Weekly Brief: Fiat, BMW and Ford get real over driverless challenge

Have car giants admitted driverless tech too big to take on alone or too quickly? Andrew Tolve reports on a banner partnership and a 'bale-out'.

Two titans of the automotive world, BMW and Fiat Chrysler, are teaming up to put self-driving cars on the road. Fiat announced last week that it’s joining an existing alliance between BMW and chipmaker Intel to help develop a state-of-the-art autonomous driving platform that can be used by any automaker around the world while maintaining its unique brand identity. Engineers from all three companies will collaborate on the project.

The announcement reflects the growing consensus among tech companies and automakers that partnerships are the best way to handle the financial burden and resource intensiveness of developing self-driving cars. Companies that were once dead set on going it alone (see Alphabet’s Waymo) are now crooning about collaboration. One reason why is that the market for robo-taxis alone is expected to hit $2Trn (£1.55Trn) by 2030 — more than enough cash to divide among a few well aligned partners.

The big loser here seems to be Apple, which had hoped to partner with either BMW or Fiat to build its iCar but this announcement would suggest that both carmakers have ditched Apple in favour of Intel and its more seasoned Mobileye software.

With a similarly refreshing dose of reality, Ford has dropped its goal of delivering a self-driving car for consumers by 2021. The company's newly minted CEO, Jim Hackett,says that while Ford remains committed to developing self-driving technology and vehicles, he does not believe that the future will be dominated by these robot cars — at least not in the consumer segment. So, the company will instead focus on integrating advanced driver assistance systems and autonomous technologies into traditional cars and trucks.

Speaking of trucks, Tesla is scheduled to unveil its new all-electric artic this September and word broke last week that the vehicle will probably include self-driving technology. Tesla is in conversation with the Nevada Department of Motor Vehicles to begin piloting a self-driving truck on Nevada roads, with the goal of offering the trucking world a long-haul rig that can steer itself and move in platoons. Tesla is also discussing self-driving truck trials with the California Department of Motor Vehicles.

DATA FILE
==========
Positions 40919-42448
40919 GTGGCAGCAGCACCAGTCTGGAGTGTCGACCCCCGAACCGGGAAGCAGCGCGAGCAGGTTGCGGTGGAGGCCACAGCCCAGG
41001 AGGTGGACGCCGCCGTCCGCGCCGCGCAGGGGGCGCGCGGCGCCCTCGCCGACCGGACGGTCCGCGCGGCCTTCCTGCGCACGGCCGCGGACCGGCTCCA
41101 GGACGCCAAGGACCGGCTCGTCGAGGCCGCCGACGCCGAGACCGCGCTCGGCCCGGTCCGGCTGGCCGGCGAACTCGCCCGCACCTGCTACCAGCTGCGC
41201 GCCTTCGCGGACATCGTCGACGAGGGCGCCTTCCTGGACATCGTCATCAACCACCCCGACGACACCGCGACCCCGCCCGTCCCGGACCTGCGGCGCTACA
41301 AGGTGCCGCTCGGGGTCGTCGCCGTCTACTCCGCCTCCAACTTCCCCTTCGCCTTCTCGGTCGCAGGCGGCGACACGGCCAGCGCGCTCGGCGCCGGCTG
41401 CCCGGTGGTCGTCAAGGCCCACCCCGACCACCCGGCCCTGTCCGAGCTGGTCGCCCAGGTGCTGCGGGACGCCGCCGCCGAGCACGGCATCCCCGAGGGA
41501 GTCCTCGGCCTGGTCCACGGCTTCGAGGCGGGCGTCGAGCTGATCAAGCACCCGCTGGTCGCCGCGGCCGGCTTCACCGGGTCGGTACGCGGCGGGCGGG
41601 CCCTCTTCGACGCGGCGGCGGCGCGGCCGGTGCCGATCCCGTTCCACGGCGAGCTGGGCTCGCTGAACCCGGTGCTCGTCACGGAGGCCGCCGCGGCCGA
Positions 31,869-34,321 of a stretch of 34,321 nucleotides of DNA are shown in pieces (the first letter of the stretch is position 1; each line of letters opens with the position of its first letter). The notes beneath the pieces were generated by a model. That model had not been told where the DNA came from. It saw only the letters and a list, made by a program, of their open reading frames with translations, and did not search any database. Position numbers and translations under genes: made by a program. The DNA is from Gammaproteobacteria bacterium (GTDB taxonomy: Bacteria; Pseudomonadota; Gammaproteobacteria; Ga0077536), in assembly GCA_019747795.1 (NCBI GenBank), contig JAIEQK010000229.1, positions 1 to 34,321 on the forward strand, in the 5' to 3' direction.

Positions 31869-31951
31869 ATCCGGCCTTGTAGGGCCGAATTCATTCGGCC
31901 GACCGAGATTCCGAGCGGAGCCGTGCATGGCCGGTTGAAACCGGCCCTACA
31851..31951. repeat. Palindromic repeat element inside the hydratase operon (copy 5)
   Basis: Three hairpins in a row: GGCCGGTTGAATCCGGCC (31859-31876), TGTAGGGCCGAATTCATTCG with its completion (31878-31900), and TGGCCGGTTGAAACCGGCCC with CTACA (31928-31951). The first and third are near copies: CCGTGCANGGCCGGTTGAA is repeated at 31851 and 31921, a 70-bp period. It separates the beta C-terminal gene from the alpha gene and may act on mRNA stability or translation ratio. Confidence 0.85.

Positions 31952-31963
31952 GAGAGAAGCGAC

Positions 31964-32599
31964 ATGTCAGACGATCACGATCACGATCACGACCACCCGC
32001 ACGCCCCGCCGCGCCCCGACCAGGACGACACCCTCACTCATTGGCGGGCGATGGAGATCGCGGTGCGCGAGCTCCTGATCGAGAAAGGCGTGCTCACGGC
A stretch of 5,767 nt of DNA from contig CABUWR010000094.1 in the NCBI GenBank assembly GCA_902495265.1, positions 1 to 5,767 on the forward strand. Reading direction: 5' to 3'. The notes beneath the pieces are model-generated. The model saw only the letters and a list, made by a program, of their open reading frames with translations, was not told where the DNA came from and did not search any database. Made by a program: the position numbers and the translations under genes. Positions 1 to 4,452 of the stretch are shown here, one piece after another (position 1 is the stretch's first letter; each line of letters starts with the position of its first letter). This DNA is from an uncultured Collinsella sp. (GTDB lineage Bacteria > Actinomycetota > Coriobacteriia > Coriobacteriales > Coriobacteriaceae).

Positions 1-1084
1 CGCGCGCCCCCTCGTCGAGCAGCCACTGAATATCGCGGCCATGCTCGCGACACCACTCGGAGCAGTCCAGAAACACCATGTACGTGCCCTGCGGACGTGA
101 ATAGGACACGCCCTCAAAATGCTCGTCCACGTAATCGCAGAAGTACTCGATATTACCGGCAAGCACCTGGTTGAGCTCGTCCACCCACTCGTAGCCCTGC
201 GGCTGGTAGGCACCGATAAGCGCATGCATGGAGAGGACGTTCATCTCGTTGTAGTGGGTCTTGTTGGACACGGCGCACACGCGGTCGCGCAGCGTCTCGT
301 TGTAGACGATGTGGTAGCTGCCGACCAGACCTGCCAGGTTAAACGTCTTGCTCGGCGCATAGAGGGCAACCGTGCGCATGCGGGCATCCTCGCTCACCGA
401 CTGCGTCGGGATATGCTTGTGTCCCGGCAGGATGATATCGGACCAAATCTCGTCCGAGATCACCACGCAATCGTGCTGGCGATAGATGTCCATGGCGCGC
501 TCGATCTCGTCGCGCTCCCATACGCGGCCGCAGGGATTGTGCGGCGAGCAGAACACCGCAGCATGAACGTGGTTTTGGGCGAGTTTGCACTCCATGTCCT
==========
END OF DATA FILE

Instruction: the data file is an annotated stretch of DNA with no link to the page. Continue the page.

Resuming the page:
The Colorado Department of Transportation (CDOT) is piloting the first Autonomous Impact Protection Vehicles (AIPV) in the US. AIPVs are the rigs that trail behind construction crews and inform drivers that they need to switch lanes. They get smashed into hundreds of times a year; there's an accident in a highway work zone every five minutes according to NHTSA. So, an autonomous truck to absorb those crashes and reduce the fatalities that result from them makes good sense. Royal Truck & Equipment is providing the pilot vehicle.

ZenDrive jumping into the consumer cost savings market via a new partnership with mobile app GasBuddy. ZenDrive plans to integrate GasBuddy’s crowdsourced technology, which highlights the best deals on fuel and convenience stores along a journey, into its AI-powered platform thus enabling customers to analyse their behaviour behind the wheel, at the fuel pumps and in the convenience shop, and realise cost savings across the board.

Toyota is piloting a new car-sharing technology in Honolulu with its local distributor in the region Servco Pacific. The technology is a suite of software and services developed in-house at Toyota and supports driver identification and authentication, plus payment and fleet management for car-sharing businesses. Servco is piloting the platform with its employees with the intention of launching a new Honolulu-based car-share business by the end of 2017.

Finally, Nissan is looking to expand its connected car presence in emerging markets. First up India where the carmaker launched its NissanConnect platform last week. The platform has been modified for the Indian market and allows drivers to do everything from hands-free calling to checking social apps to receiving vehicle diagnostic reports to allowing parents to track the whereabouts of their children. The platform will be available across the Nissan range of cars in India.

The Weekly Brief is a round-up of the week’s top telematics news, combining TU-Automotive analysis with information from industry sources.

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